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Hope in war on prostate cancer that resists drugs

By Xantha Leatham Deputy Science Editor

SCIENTISTS have discovered how some prostate cancers become resistant to therapy – boosting hopes of better treatment for patients.

The disease is the most common cancer in men, affecting 52,000 a year in Britain and killing 12,000 – the equivalent of one every 45 minutes.

One of the most commonly used treatments is hormone therapy, which is crucial in halting the growth of cancer cells.

But some tumours become resistant to the treatment, meaning patients eventually see their disease return and spread.

However two studies have given a team of researchers vital insight into how prostate tumours survive and grow.

In the first, scientists identified a process that helps determine how prostate cells evolve from one type of cell to another, which can seriously affect the response to treatment.

There are two types of cells in the prostate: basal and luminal. Regardless of where the cancer starts, it usually takes on the properties of luminal cells as the disease grows.

Luminal tumours are easier to treat with hormone therapy but over time, and in response to treatment, some tumours become less luminal, making them more resistant.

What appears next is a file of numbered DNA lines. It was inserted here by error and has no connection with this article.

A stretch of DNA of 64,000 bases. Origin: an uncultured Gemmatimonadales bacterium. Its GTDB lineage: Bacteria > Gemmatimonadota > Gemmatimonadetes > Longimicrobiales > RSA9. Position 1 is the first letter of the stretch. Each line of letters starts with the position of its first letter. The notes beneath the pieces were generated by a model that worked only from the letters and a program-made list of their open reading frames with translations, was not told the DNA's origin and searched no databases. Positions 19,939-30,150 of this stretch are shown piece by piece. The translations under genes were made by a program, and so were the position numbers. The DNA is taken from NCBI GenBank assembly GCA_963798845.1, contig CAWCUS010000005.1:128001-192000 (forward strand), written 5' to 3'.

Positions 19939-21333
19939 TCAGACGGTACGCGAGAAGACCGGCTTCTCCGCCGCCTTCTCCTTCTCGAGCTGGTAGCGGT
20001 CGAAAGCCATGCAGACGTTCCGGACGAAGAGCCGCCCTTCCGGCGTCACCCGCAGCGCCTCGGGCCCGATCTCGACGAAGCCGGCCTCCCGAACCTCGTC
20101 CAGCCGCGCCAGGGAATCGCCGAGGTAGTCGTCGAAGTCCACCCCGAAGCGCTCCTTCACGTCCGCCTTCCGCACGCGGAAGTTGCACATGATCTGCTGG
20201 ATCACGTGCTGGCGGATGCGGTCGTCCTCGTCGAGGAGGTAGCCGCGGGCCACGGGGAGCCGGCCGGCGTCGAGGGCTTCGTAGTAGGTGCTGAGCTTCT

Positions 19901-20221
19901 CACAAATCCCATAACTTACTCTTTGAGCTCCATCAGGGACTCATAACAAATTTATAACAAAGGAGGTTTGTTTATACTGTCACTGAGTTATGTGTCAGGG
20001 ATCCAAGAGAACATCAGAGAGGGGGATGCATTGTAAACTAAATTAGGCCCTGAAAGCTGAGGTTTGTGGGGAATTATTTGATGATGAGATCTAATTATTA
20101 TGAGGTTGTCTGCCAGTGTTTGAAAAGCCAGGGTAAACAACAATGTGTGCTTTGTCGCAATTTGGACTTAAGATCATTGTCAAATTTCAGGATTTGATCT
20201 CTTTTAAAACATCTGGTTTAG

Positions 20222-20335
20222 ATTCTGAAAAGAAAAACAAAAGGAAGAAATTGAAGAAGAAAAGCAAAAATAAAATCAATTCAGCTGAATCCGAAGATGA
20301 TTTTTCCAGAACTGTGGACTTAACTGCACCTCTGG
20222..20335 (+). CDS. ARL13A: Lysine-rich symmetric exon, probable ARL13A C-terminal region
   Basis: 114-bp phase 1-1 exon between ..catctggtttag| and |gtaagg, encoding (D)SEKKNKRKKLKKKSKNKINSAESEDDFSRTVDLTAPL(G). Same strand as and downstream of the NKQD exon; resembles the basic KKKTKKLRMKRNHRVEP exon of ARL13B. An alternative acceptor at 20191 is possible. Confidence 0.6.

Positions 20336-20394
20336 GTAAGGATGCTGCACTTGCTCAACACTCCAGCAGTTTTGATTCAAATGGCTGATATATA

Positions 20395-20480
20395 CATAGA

Researchers saw that when basal cells change into luminal cells, the way they process a molecule called pyruvate also alters.

These changes can influence the ‘genetic instructions’ in the cells that determine how they develop and respond to treatment.

The team discovered that blocking a specific part of cell metabolism and adding lactic acid can alter cell behaviour.

These changes could potentially affect the success of treatments for prostate cancer, said researchers from the University of California, Los Angeles.

Dr Andrew Goldstein, who worked on the study in the journal Nature Cell Biology, added: ‘Identifying metabolic alterations and understanding patterns in cancer cells could be a critical component to developing new treatments.

‘Technological advances are giving us insight into how these tumours break down their nutrients, known as cancer metabolism, to help them grow. And we might be able to harness that biology to make tumours more treatable.’

The second study, by the same team and published in Cell Reports journal, sheds light on how prostate cancer cells react when the androgen receptor pathway, which regulates cell development, is blocked.

This is a common approach to treating advanced cancer. They found that a protein, called MYC, is crucial to how the tumour reacts.

Dr Goldstein said: ‘This teaches us about treatment response and suggests that if we could find the right combination of treatment... we might be able to reduce disease progression and recurrence.’





dmg media (UK)